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Posts Tagged ‘This Photo Wants to be a Poem’

Welcome to the season of fall! Today is the first cool front of the season, and I welcome it with wide open arms. Fall is a bridge season between summer and winter. So I am posting this photo by my friend, first grade teacher and photographer Lory Landry. It was taken at our local City Park near Devil’s Pond. I love it for its unique perspective. I get a funny image in my head imagining Lory on her belly taking this photo. She would do anything for a good shot.

Bridge at Devil’s Pond, by Lory Landry

A bridge is a hand to hold
walking from yesterday
into today
which is to say
let’s go this way
together.

Margaret Simon, draft

Please add your own small poem in the comments and encourage other writers with comments.

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My middle daughter’s son, my middle grandchild, turned 2 yesterday. “Mamoo” (his version of Mamére) bought a set of bubbles and wands for his family birthday party. It’s fascinating when a child learns to blow bubbles. Often the blow is too fast for the bubble to form. The bubble set came with a variety of instruments for making bubbles. I hit the Walmart $5 Jackpot with this set. “Tuffy” (the nickname Thomas gave to himself) was able to blow more slowly through the pipe and watch the bubble form. This helped him blow with the wand. Bubble success! Then he was on to something else.

I, however, stayed focused on getting a photo of a bubble. I am posting the best of the bunch. I find the colors magical.

Photo by Margaret Simon

There is a rainbow
of magic
inside a bubble
blown by a boy
learning
to blow.

Margaret Simon, draft

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I almost forgot it was Wednesday. Yesterday was the first day of my work week because we had Monday off for Hurricane Ida, which thankfully did not impact us directly. When I walked Tuesday morning, this beautiful cloud led me. I held my phone up high to capture this photo. Clouds always draw my eye, especially ones with the sun within them.

Yesterday there were ten minutes of class left before the bell rang, so I challenged my student in a game of Metaphor Dice. We rolled 3 dice and wrote a poem in one minute (her idea). It was a great way to keep our brains active. I am using a revised version of mine as a small poem today.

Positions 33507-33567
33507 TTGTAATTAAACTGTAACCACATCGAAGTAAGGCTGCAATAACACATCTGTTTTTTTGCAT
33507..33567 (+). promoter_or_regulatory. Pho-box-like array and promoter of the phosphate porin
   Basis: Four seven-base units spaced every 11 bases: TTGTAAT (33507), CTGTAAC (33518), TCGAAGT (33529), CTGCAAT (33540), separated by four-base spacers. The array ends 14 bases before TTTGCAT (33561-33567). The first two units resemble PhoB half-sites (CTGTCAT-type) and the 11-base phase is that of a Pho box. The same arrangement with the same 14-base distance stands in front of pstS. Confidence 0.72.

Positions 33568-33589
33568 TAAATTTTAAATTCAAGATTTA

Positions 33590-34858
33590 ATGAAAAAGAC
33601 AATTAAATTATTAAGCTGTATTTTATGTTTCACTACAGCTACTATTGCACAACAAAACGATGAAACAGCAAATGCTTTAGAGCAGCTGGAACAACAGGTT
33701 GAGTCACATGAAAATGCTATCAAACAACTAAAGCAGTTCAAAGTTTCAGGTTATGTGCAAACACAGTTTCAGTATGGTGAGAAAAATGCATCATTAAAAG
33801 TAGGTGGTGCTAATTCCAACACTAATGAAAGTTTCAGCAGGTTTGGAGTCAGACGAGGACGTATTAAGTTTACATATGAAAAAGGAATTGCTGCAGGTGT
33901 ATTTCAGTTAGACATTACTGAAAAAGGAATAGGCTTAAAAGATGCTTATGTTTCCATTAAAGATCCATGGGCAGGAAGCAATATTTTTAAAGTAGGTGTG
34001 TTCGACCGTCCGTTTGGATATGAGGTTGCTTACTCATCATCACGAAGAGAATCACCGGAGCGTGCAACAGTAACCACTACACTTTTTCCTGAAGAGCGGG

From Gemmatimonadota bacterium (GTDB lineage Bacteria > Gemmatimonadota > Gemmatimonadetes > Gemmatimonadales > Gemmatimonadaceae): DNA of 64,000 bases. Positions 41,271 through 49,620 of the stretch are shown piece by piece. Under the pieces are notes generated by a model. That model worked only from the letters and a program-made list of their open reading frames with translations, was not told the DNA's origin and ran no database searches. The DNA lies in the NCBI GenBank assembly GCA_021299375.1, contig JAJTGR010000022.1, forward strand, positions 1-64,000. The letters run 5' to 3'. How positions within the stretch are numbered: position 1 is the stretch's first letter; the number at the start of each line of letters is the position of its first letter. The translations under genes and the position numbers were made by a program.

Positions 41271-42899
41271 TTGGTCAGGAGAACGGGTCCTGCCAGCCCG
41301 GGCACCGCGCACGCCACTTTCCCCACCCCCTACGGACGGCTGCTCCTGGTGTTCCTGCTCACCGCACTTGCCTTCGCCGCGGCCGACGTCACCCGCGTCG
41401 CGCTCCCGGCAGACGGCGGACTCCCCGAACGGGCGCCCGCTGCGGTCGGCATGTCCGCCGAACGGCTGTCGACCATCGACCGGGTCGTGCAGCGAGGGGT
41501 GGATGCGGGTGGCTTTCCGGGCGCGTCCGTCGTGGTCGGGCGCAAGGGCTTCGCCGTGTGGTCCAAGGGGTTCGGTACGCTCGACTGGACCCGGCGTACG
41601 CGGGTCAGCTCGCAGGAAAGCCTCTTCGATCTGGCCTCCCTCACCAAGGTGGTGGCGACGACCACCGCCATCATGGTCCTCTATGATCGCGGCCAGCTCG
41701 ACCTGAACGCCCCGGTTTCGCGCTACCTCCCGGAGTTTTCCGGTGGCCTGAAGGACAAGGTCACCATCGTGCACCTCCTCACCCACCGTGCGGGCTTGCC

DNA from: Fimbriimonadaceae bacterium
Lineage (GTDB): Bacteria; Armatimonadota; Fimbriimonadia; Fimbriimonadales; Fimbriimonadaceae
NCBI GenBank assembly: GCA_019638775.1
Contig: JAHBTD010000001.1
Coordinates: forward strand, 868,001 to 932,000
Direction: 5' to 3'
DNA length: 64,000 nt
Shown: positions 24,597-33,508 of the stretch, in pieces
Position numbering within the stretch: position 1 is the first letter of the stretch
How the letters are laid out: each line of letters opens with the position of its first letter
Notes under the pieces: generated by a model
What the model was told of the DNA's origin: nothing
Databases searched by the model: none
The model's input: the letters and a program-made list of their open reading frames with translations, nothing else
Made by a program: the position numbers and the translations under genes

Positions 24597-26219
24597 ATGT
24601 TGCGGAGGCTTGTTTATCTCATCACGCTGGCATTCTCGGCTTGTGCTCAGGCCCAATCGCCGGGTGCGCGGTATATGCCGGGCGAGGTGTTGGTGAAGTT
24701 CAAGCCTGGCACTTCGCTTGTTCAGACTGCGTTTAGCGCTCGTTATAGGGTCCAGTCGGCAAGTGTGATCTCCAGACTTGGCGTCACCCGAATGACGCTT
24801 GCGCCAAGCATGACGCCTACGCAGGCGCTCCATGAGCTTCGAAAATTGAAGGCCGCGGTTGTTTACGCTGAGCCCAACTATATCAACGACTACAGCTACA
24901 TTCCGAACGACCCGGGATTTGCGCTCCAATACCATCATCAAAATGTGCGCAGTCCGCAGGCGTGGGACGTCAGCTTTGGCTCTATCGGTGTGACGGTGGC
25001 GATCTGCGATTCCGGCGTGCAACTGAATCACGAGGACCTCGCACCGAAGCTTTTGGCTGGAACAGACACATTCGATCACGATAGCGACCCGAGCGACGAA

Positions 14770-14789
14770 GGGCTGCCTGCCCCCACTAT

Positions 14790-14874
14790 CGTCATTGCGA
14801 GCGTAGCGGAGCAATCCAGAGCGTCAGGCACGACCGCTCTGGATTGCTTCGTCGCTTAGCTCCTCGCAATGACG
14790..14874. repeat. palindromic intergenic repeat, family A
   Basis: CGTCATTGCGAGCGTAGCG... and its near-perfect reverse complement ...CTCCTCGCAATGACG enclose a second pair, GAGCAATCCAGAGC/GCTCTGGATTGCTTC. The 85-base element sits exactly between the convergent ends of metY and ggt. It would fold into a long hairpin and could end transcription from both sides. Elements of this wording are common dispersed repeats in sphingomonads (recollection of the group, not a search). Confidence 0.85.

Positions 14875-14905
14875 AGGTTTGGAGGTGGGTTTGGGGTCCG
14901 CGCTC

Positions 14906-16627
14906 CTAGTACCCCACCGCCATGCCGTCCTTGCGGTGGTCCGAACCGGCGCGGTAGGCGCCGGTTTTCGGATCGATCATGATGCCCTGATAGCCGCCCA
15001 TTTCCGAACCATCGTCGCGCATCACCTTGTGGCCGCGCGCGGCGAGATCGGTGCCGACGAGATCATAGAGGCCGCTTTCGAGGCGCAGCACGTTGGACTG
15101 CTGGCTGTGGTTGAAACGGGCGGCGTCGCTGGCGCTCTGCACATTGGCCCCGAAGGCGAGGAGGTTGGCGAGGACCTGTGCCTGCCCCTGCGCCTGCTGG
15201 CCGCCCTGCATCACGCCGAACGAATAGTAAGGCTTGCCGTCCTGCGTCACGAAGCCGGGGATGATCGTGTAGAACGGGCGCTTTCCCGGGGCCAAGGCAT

Silver lining by Margaret Simon

Metaphor Minute

My birth is like a bright meadow–
like stars on the path to a grand castle,
like diamonds strung on a silver string,
walking in clouds lined with sunbeam.

Margaret Simon, draft

Join me in praising the clouds and the spirit of all things. Leave a small poem in the comments. Support others with encouraging words. Thanks for being here.

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The world continues to spin out of control. We feel like we can’t hold on. If it’s not the rise of Covid cases, it’s the earthquake and storm in Haiti. If it’s not the political discord, it’s Afghanistan. There is little we can do, literally.

So let’s turn to this image from our friend-teacher-blogger Ruth Hersey’s. Ruth lives and teaches in Haiti. She made it home safely from a summer trip to the states only to be faced with political upheaval and an earthquake. Ruth is thankfully safe. Every day she posts a photo response to a daily prompt. She posted this beauty on Facebook. It’s an image that speaks of the beauty found in the tragedy. The petals are from the flamboyant tree (poinciana).

Ruth is also posting daily updates about Haiti and organizations that are on the ground doing good work. Check her FB page. For another way to donate to vetted organizations on the ground, click here for CNN’s Haiti Earthquake Relief.

Flamboyant tree by Ruth Hersey

Your flames still burn bright
petals fall, confetti-tears
after the party

Margaret Simon, draft

Write a small poem in the comments. Share encouraging words for other writers. Donate to Haiti, if you are able.

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Today is my 60th birthday. I gasp when I see that. Sixty years is a long time! I share my birthday with two sisters I met right here, connecting through blogging, Linda Mitchell and Julieanne Harmatz. Happy Birthday to you, too!

This week’s photo is a fun one. I found it on Instagram, posted by Trina Bartel, another fellow blogger. She tells me it was taken at Bergsbaken Farms in Wisconsin.

(The photo) is from a sunflower farm in a tiny town in Cecil, WI (NE WI). It’s a huge field of sunflowers that you can visit for a suggested donation of 2 dollars each. There are props (like the bike) that you can take photos with. The bike is on the edge of a huge sunflower field. It is at the entrance. This sunflower farm is about 3-4 years old. I believe it was created as a way to generate money for a struggling family farm.

Trina Bartel (click to follow on Instagram)
Blue bike on Sunflower Farm by Trina Bartel

A bouquet of sunflowers